NVIDIA in talks with Microsoft to power Windows 8 tablets with Tegra quad-core
NVIDIA has released a press statement detailing the company's interest in working with Microsoft to use their Tegra 3 quad-core chips in Windows 8 PCs. The move is somewhat expected with Windows 8 being able to run on ARM architecture. It was only last year that we reported on the rumour of NVIDIA bringing the Tegra 3 to Windows Phone by 2013, and Windows 8 demos were shown with NVIDIA chips.
The two companies have been working on a program to distribute test devices to software developers and manufacturers. Speaking of Windows 8, have you got your paws on the Windows 8 consumer preview (opens in new tab) yet? It's available as a free download. View the NVIDIA press statement below.
Microsoft to Seed Windows 8 Developers, Device Makers with Test PCs Powered by NVIDIA’s Tegra 3 Mobile Processor
BARCELONA, Spain—Feb. 29, 2012—NVIDIA confirmed today that it is working with Microsoft on a program to distribute Windows 8 test PCs to software developers and device manufacturers powered by the Tegra®3 quad-core mobile processor with 4-Plus-1™ architecture.
This seeding program enables these parties to create a rich ecosystem of apps and devices for Windows 8 on ARM-based processors.
"NVIDIA has a long record of supporting software developers working on the cutting edge of innovation," said Tony Tamasi, senior vice president of content and technology at NVIDIA. "We’re furthering this tradition by helping to realize the extraordinary potential of Windows on ARM processors, like Tegra 3."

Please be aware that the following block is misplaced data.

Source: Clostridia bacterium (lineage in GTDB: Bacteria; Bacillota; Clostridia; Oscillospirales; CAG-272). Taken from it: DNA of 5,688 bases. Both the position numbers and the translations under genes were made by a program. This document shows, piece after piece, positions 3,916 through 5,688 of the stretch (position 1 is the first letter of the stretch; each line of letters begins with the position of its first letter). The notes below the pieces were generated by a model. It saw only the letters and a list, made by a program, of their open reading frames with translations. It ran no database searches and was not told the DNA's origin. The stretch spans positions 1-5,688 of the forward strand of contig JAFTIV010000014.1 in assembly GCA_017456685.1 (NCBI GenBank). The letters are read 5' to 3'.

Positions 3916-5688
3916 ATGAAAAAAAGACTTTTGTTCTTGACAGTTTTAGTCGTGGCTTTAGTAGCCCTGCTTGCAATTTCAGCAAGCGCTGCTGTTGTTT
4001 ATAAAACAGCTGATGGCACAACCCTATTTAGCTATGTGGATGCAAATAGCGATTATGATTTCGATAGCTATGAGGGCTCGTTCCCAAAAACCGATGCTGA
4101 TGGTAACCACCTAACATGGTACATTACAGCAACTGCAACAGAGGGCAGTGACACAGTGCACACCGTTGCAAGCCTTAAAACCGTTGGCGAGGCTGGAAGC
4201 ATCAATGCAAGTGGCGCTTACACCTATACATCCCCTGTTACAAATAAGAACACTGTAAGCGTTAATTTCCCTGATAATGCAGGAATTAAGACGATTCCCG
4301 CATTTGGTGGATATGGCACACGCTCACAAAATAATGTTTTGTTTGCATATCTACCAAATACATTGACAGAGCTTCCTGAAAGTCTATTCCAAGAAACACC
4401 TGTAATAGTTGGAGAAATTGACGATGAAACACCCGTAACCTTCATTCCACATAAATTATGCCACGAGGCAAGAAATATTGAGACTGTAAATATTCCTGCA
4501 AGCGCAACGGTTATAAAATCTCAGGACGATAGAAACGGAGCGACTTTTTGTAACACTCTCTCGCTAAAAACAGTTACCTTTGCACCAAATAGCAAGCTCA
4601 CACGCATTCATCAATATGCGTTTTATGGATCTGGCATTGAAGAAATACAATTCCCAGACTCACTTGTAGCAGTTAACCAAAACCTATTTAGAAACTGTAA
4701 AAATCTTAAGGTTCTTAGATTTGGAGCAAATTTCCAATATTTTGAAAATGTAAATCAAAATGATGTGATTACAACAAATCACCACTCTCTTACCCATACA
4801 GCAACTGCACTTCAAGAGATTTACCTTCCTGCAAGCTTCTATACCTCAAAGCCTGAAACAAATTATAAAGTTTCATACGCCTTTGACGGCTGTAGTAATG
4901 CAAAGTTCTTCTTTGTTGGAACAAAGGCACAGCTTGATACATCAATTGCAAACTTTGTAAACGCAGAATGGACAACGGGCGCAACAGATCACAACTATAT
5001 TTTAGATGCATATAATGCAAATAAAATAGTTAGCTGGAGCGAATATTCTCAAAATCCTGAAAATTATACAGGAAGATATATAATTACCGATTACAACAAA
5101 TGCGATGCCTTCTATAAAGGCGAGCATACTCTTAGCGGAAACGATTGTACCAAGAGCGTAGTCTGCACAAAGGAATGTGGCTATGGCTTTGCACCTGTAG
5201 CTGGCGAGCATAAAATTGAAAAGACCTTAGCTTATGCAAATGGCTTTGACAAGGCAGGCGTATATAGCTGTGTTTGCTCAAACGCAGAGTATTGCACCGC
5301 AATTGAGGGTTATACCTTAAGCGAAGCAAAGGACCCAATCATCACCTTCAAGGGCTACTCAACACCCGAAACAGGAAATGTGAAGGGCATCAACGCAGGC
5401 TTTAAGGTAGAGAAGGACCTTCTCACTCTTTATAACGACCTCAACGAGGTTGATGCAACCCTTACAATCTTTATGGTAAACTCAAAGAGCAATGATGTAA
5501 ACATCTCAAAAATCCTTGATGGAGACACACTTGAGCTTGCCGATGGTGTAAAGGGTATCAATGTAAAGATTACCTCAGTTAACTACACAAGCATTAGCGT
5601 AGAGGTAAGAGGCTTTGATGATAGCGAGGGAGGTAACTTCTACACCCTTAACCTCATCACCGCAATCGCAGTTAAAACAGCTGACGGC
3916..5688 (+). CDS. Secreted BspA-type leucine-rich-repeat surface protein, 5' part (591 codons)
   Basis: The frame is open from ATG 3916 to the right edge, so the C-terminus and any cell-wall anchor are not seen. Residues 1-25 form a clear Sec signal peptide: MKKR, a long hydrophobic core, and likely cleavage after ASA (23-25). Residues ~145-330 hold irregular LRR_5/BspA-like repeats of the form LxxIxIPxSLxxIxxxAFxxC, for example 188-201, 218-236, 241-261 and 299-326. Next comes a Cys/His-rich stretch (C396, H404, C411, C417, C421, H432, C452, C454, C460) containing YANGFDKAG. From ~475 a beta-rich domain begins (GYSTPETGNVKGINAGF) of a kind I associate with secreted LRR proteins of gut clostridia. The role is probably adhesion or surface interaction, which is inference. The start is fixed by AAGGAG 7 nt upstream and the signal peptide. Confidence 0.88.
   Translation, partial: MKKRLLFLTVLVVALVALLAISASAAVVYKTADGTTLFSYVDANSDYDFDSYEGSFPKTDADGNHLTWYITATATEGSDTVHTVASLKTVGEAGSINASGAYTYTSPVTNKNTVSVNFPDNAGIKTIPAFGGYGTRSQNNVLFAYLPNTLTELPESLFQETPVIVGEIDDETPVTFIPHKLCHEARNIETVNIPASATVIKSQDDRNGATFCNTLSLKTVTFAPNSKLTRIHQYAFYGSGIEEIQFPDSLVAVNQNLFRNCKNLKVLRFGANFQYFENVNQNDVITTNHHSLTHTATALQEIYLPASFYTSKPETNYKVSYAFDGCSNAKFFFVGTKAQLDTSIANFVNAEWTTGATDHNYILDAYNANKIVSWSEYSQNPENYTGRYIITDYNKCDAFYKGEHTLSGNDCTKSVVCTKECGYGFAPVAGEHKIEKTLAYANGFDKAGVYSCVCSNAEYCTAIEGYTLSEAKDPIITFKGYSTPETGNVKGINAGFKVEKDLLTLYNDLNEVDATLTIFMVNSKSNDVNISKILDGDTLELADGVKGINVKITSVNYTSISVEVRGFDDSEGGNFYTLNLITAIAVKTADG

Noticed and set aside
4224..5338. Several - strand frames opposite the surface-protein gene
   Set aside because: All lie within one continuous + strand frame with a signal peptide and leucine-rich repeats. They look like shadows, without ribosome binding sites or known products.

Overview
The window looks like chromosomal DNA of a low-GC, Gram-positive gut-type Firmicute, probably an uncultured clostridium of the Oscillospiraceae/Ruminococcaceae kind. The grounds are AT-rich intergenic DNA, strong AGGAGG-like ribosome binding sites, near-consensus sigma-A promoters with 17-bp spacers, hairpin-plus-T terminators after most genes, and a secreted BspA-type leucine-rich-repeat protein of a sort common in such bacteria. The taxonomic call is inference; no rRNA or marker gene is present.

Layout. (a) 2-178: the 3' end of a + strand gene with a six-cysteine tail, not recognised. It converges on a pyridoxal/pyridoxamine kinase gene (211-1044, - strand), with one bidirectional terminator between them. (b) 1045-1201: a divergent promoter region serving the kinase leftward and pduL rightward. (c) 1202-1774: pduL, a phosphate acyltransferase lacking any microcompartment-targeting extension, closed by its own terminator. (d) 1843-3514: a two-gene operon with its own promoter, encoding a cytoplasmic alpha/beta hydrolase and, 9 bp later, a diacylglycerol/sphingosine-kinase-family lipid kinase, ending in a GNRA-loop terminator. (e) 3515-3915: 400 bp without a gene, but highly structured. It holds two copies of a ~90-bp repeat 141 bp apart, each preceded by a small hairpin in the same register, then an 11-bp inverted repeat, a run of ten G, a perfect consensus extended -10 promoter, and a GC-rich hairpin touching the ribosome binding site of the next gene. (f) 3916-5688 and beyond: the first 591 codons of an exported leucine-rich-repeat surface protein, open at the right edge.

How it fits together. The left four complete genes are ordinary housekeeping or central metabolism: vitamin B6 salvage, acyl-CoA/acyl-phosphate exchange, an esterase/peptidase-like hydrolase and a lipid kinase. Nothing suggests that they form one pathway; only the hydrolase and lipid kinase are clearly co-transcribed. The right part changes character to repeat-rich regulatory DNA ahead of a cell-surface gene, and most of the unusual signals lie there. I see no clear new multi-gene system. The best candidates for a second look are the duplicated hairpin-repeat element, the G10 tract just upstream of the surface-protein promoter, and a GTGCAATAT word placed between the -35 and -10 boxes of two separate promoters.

"Microsoft is excited to partner with NVIDIA to bring developers leading edge Windows on ARM test PCs to support the creation of compelling Metro style app and device experiences for Windows 8," said Aidan Marcuss, Senior Director of Business Planning, Microsoft.
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Rich Edmonds was formerly a Senior Editor of PC hardware at Windows Central, covering everything related to PC components and NAS. He's been involved in technology for more than a decade and knows a thing or two about the magic inside a PC chassis. You can follow him on Twitter at @RichEdmonds.
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